Advocates are returning to the streets in the US a year after 1 million people rallied worldwide at marches for female empowerment, hoping to create an enduring political movement that would elect more women to government office.
Hundreds of gatherings were being planned for yesterday and today across the country.
A rally in Las Vegas is today to launch an effort to register 1 million voters and target swing states in this year’s US midterm elections.
Last year’s rally in Washington and hundreds of similar marches created solidarity for those denouncing US President Donald Trump’s views on abortion; immigration; lesbian, gay, bisexual and transgender rights; and more.
Afterward, a wave of women decided to run for elected office and the #MeToo movement against sexual misconduct became a cultural phenomenon in the US.
“We made a lot of noise,” said Elaine Wynn, an organizer. “But now how do we translate that noise into something concrete or fulfilling?”
Linda Sarsour, one of the four organizers of last year’s Washington march, said that Las Vegas was slotted for a major rally because it is a strategic swing state that gave former US secretary of state Hillary Rodham Clinton a narrow win in the 2016 US presidential election and would have one of the most competitive US Senate races this year.
Democrats believe they have a good chance of winning the seat held by embattled Republican US Senator Dean Heller and weakening the Republican party’s hold on the chamber.
Organizers say Nevada is also a microcosm of larger national issues, such as immigration and gun control, after Las Vegas became the scene of the deadliest mass shooting in modern US history.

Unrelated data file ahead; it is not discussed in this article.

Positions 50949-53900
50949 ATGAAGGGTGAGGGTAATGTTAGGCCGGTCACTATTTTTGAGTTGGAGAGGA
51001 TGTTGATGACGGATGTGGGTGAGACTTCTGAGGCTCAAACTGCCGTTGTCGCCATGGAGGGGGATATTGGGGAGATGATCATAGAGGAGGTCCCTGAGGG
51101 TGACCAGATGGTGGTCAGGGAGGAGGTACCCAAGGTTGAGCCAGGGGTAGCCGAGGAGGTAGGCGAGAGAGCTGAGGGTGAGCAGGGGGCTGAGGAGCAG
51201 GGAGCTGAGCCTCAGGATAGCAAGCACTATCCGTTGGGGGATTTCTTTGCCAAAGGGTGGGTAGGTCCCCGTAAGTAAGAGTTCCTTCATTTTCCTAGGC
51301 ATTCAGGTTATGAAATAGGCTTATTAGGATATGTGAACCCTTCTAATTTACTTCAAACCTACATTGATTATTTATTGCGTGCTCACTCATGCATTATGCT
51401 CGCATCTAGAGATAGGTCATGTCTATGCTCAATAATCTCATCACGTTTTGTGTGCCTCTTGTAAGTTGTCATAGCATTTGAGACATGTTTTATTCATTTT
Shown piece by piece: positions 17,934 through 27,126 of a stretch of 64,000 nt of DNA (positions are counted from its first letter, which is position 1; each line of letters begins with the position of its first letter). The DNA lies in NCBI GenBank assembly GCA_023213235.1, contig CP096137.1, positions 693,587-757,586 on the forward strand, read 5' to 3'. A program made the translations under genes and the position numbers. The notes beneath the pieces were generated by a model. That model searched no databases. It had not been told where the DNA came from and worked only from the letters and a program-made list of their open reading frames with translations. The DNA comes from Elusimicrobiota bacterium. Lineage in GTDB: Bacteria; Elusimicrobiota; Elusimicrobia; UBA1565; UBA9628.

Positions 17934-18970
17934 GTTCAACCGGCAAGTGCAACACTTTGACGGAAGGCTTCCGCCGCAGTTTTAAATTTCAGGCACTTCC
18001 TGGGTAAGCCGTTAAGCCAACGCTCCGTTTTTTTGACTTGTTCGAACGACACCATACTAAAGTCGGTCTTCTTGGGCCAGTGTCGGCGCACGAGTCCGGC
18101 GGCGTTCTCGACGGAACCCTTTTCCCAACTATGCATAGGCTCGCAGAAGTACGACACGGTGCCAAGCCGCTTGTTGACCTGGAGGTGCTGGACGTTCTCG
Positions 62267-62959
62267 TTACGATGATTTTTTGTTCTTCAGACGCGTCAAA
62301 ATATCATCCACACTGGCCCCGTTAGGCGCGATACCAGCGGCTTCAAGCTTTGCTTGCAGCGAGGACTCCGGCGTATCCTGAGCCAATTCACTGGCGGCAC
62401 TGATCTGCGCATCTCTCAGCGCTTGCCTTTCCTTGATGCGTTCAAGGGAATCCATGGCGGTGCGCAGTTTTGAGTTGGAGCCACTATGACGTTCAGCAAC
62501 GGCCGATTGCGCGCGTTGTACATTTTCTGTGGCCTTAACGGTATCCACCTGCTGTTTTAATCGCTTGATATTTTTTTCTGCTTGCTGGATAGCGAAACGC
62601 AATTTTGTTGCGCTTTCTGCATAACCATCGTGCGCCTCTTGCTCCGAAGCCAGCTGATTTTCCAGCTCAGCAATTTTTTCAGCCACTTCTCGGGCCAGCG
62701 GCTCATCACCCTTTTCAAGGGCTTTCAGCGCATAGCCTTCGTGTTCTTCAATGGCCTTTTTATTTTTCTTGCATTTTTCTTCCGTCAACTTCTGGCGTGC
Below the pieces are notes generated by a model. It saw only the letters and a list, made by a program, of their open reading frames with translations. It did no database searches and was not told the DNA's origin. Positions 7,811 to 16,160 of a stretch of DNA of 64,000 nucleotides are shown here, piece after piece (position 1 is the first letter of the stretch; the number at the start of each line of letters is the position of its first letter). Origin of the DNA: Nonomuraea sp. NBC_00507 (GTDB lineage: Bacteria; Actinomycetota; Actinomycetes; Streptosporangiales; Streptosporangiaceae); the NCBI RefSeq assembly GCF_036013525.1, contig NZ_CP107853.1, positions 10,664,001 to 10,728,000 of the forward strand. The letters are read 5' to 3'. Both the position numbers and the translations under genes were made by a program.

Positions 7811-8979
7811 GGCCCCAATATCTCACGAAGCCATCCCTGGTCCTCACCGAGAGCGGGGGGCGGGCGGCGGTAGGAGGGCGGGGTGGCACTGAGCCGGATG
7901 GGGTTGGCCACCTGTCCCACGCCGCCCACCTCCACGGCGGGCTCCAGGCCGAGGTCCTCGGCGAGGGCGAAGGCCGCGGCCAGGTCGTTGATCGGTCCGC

Ahead of the Las Vegas rally, Planned Parenthood Rocky Mountains was to hold a huge voter registration training effort yesterday as part of a nationwide effort to register more than 1 million voters this year.
Minnie Wood, a nurse practitioner who participated in last year’s gathering in Las Vegas, said she was left with a sense of solidarity and “this feeling of almost a quickening, this resistance brewing.”
“I think when women see visible women’s leadership, bold and fierce, going up against a very racist, sexist, misogynist administration, it gives you a different level of courage that you may not have felt you had,” she said.
Last year’s march in Washington sparked debate over inclusion, with some transgender minority women complaining that the event seemed designed for white women born female.
Some anti-abortion activists said the event did not welcome them.
The organizers for today’s rally are striving for greater inclusion this year, with Latina and transgender female speakers, said Carmen Perez, another co-chair of last year’s Washington march.
Women in the US illegally, sex workers and those formerly incarcerated are welcome, she said.
Eman Hassaballa Aly, a 38-year-old digital communications manager and advocate, said that last year’s gathering in the Chicago area prompted two Muslim women she knows to run for office — one for state Senate and one for Congress.
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